The government moved for summary judgment on (1) the Edmondson site based upon the previously granted declaratory judgment, and (2) the West Memphis site for past and future response costs. The district court granted the government partial summary judgment on its proof of claim and set trials on the issues of response costs for the Edmondson site under the declaratory judgment against Gurley, Gurley's liability for the West Memphis site, and response costs for the West Memphis site. The court rejected Gurley's arguments that the government did not serve him with a complaint on the matter, and that Gurley had been denied the right to answer. The court held an evidentiary hearing, and entered judgment against Gurley. Following a bench trial on the amount of response costs, the court ordered further briefing on this issue. Gurley made no argument regarding the start date for accrual of interest. The court issued its decision, holding the government is entitled to (1) almost $14 million for the Edmondson site response costs plus interest from the dates of expenditure through the date judgment was entered on June 30, 2001; (2) almost $7 million for the West Memphis site response costs plus interest from the date the government filed its proof of claim on April 24, 1996, through July 24, 2002; and (3) additional unliquidated interest accruing after July 24, 2002. With respect to the accrual date for interest based on the date of the proof of claim filing, the court held the government is entitled to interest from "the later of (i) the date payment of a specified amount is demanded in writing, or (ii) the date of the expenditure concerned." Gurley, 317 F.Supp.2d at 880 (quoting 42 U.S.C. § 9607).
Gurley moved to alter or amend the judgment, arguing the start date for calculating interest should have been January 1, 2001, the date the government provided certified costs documentation to Gurley, not the date of the government's demand or expenditures. Gurley then filed an amended and supplemental motion to alter or amend the judgment, arguing the start date for calculating interest should have been (1) July 26, 2002, the date the government rested its case in the cost recovery trial, or alternatively (2) January 1, 2001. The court denied Gurley's motions on the ground "[n]ew arguments cannot be raised for the first time in a Motion to Alter or Amend Judgment under rule 59(e)." Gurley filed a motion to reconsider, which was denied.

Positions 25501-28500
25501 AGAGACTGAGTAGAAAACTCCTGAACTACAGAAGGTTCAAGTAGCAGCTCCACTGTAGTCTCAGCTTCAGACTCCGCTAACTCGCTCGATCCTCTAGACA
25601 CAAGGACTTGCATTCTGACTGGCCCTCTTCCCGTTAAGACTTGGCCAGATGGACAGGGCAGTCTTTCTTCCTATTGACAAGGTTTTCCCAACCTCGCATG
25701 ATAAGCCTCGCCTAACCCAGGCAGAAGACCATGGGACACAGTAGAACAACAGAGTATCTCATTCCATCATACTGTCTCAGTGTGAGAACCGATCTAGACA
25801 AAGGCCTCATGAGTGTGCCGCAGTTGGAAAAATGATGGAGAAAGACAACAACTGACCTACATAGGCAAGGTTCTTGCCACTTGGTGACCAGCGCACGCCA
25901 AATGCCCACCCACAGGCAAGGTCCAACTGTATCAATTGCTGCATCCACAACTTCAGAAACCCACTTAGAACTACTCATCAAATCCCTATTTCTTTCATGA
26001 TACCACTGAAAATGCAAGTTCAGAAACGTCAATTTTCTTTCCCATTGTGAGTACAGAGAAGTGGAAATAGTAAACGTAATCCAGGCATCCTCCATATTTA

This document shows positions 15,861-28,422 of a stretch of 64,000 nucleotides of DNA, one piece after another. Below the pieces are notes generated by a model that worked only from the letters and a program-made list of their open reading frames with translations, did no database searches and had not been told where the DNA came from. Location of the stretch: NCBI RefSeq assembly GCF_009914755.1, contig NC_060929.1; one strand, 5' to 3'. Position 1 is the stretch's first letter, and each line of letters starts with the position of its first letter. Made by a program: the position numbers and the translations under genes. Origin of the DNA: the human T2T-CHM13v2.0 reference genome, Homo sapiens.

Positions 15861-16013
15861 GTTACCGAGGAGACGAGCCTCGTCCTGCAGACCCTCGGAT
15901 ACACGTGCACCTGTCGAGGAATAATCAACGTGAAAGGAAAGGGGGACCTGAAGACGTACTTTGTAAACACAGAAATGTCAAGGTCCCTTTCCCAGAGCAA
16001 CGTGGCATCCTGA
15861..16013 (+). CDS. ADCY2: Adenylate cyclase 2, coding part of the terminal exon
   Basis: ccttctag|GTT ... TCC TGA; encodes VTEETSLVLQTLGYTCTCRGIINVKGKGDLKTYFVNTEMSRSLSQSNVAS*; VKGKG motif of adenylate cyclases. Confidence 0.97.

A. Subject Matter Jurisdiction
Gurley argues the Arkansas district court lacked subject matter jurisdiction because the government never brought an action or filed a complaint, but only filed its proof of claim in the bankruptcy court. Gurley primarily relies on two cases. See In re C & G Excavating, Inc., 217 B.R. 64 (Bankr.E.D.Pa.1998), aff'd sub nom. Rhodes v. C & G Excavating, Inc., No. Civ.A. 98-6274, 1999 WL 820204 (E.D.Pa. Sept.29, 1999); Easley v. Pettibone Mich. Corp., 990 F.2d 905 (6th Cir.1993). The government responds the district court had subject matter jurisdiction to adjudicate Gurley's objection to the government's proof of claim in Gurley's bankruptcy proceeding under 28 U.S.C. § 1334(b). The government is correct.
Under 28 U.S.C. § 1334(b), district courts have original jurisdiction over bankruptcy cases. The statute provides: "notwithstanding any Act of Congress that confers exclusive jurisdiction on a court or courts other than the district courts, the district courts shall have original but not exclusive jurisdiction of all civil proceedings arising under title 11, or arising in or related to cases under title 11." Id. § 1334(b). District courts, however, need not adjudicate these cases; they may refer them to bankruptcy courts: "Each district court may provide that any or all cases under title 11 and any or all proceedings arising under title 11 or arising in or related to a case under title 11 shall be referred to the bankruptcy judges for the district." Id. § 157(a).